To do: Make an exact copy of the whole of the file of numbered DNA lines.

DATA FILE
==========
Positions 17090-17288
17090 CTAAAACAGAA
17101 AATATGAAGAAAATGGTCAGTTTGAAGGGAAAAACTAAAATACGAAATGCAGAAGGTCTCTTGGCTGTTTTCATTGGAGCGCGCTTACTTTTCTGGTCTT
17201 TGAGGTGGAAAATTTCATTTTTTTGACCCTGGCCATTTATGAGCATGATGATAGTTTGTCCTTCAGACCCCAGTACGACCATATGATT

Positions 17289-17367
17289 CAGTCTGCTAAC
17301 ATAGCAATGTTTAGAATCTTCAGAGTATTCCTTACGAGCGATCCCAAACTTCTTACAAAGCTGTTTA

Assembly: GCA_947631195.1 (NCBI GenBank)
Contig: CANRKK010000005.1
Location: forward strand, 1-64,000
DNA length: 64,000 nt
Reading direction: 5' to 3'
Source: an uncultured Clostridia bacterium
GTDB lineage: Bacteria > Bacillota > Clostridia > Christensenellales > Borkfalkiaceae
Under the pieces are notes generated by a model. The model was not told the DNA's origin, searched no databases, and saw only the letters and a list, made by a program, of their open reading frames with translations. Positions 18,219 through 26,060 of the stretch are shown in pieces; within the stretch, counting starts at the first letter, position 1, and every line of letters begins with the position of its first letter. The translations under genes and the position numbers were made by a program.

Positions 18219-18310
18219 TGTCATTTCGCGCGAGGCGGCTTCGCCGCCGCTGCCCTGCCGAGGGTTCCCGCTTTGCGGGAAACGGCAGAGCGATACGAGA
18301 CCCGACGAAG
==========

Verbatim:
Positions 17090-17288
17090 CTAAAACAGAA
17101 AATATGAAGAAAATGGTCAGTTTGAAGGGAAAAACTAAAATACGAAATGCAGAAGGTCTCTTGGCTGTTTTCATTGGAGCGCGCTTACTTTTCTGGTCTT
17201 TGAGGTGGAAAATTTCATTTTTTTGACCCTGGCCATTTATGAGCATGATGATAGTTTGTCCTTCAGACCCCAGTACGACCATATGATT

Positions 17289-17367
17289 CAGTCTGCTAAC
17301 ATAGCAATGTTTAGAATCTTCAGAGTATTCCTTACGAGCGATCCCAAACTTCTTACAAAGCTGTTTA

Assembly: GCA_947631195.1 (NCBI GenBank)
Contig: CANRKK010000005.1
Location: forward strand, 1-64,000
DNA length: 64,000 nt
Reading direction: 5' to 3'
Source: an uncultured Clostridia bacterium
GTDB lineage: Bacteria > Bacillota > Clostridia > Christensenellales > Borkfalkiaceae
Under the pieces are notes generated by a model. The model was not told the DNA's origin, searched no databases, and saw only the letters and a list, made by a program, of their open reading frames with translations. Positions 18,219 through 26,060 of the stretch are shown in pieces; within the stretch, counting starts at the first letter, position 1, and every line of letters begins with the position of its first letter. The translations under genes and the position numbers were made by a program.

Positions 18219-18310
18219 TGTCATTTCGCGCGAGGCGGCTTCGCCGCCGCTGCCCTGCCGAGGGTTCCCGCTTTGCGGGAAACGGCAGAGCGATACGAGA
18301 CCCGACGAAG